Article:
If you are ever in such a position, count yourself lucky. The expectation is that you show up with some ideas, perhaps some lyric, and some melody. Why is more expected of you than him? He or she is bringing success to the table whereas you are in the position of having to prove yourself. You are also much more familiar with the style of this well-known writer than he will be of yours.

Your up-front contribution helps him to get to know you and see where your strengths lie. He will also most likely have a publishing deal and contacts that you lack. If you can manage to shine and pull off an impressive writing session his contacts can become your contacts!


Percentages

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This is a good time to bring up the subject of percentages. It is the natural assumption than when two or more people sit down to write a song together, the writers all have an equal split: 50% each in a two-way; 33 1/3% each in a three-way, etc.

However, when one writer is of much greater stature it is a good idea to clarify the situation from the start. You may end up with only 40% of a two-way until you have proven yourself. Considering what you stand to gain, that is a real bargain for you!

Another scenario might be that a co-writer brings a nearly finished song to the table and just needs some melody help or a little lyrical doctoring. This is another time for dialogue.

All of this being said, a variation from the usual even split has never happened to me. I have never been asked to accept less nor have I ever requested anything but an equal share. Still, it is better to know upfront.


Getting To Know You

Grabbing a cup of coffee at a local cafe is a common practice preceding the session.

Writing with a co-writer for the first time is always a unique experience, especially if you don't know the individual at all. It is advisable to agree on whether to attempt a cold start or to both bring ideas.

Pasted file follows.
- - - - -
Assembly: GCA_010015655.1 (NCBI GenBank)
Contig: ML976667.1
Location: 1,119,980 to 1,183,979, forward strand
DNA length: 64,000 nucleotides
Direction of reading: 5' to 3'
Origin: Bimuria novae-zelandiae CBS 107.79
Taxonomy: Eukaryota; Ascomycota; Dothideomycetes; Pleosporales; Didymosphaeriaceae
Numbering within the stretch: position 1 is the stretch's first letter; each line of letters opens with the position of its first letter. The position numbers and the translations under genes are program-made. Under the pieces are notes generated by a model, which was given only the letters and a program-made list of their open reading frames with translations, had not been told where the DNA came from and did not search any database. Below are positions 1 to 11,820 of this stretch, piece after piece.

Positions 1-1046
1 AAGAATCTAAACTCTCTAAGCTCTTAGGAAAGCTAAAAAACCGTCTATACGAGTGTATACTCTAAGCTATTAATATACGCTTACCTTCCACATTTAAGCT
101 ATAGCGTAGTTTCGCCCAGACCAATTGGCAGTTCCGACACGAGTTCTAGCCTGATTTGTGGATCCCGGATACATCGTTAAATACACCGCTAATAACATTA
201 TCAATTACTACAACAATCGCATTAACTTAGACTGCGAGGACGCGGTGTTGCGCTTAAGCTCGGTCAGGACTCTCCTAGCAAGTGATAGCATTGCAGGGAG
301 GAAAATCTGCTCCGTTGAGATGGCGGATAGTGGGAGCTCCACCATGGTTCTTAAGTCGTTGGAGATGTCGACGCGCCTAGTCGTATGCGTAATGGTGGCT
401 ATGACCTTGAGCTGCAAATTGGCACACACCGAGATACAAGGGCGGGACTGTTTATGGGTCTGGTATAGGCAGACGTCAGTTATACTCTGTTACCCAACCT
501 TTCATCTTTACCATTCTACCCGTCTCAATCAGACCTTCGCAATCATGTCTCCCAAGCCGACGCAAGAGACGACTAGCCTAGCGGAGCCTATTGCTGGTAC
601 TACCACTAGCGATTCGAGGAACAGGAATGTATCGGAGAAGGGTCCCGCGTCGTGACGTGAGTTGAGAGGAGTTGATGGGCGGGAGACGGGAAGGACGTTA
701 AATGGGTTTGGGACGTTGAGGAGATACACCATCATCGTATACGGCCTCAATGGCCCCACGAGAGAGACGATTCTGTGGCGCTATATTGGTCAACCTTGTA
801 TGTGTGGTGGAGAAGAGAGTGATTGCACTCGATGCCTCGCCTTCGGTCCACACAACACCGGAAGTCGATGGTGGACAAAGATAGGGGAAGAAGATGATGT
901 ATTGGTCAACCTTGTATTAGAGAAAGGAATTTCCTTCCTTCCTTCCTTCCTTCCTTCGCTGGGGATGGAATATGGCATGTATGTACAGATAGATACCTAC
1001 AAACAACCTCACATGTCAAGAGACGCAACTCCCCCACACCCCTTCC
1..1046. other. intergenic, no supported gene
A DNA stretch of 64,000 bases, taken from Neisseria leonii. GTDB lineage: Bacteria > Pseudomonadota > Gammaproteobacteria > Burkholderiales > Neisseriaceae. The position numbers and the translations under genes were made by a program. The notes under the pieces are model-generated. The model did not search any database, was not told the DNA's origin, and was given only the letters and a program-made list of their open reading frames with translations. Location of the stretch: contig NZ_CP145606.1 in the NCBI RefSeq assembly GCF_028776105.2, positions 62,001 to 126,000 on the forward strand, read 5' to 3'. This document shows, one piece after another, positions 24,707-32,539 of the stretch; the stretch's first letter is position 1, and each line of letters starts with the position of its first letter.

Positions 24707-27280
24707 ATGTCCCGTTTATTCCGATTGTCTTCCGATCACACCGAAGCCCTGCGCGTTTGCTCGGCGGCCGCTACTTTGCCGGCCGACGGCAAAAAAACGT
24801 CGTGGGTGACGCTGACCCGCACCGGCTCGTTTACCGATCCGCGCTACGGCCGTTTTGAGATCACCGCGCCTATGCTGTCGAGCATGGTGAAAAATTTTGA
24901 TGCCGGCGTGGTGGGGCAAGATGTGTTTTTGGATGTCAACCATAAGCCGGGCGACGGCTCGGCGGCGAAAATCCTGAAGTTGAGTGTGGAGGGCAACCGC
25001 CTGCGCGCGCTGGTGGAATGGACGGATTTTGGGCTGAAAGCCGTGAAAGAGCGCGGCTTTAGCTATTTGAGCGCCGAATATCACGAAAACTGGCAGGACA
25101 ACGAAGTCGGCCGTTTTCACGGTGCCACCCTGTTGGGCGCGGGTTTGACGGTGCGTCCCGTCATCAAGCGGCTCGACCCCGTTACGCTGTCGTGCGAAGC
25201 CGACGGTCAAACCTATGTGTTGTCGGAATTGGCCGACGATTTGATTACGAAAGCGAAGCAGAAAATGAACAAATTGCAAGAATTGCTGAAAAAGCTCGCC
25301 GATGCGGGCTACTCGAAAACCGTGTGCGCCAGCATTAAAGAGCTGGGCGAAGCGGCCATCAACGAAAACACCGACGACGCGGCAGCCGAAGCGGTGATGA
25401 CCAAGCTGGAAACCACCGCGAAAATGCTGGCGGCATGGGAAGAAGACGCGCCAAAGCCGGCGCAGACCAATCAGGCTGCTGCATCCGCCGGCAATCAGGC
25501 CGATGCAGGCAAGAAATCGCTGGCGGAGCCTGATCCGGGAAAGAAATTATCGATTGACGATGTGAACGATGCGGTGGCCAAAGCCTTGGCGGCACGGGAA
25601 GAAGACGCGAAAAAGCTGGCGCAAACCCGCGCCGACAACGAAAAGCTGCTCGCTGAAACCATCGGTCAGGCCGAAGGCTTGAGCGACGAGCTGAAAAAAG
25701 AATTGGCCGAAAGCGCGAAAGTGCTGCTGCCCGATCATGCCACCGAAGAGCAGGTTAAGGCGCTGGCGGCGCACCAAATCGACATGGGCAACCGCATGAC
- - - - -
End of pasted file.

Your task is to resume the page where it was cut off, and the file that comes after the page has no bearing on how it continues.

Grabbing a cup of coffee at a local cafe is a common practice preceding the session. This gives the writers a chance to get to know each other a bit in a less intimidating environment.

If either writer is signed, the co-writers might then proceed to one of the writing rooms of his publishing company. This is kind of like home field advantage in football! Expect to bat ideas around for quite awhile before really digging in.

An essential ingredient in a successful co-writing session is the freedom to be vulnerable. Being able to voice good ideas along with bad ones is part of the process. I have often found myself tossing out, "not this, but the gist of this." I want my co-writer to know the direction I have in mind even though I don't yet have the words!

To voice a strong negative statement about a co-writer's idea or line really puts a damper on the experience. "That's lousy!" will guarantee a very poor climate for creativity! Choose your words carefully and kindly. When you need to decline, simply indicate that you want to keep looking. If you don't respect the person you are writing with, the joke is on you!

While you are still establishing a relationship, don't feel the need to nail down every word, chord, and note in the song. Getting a good first draft down nurtures confidence and you can go back later to make the tweaks.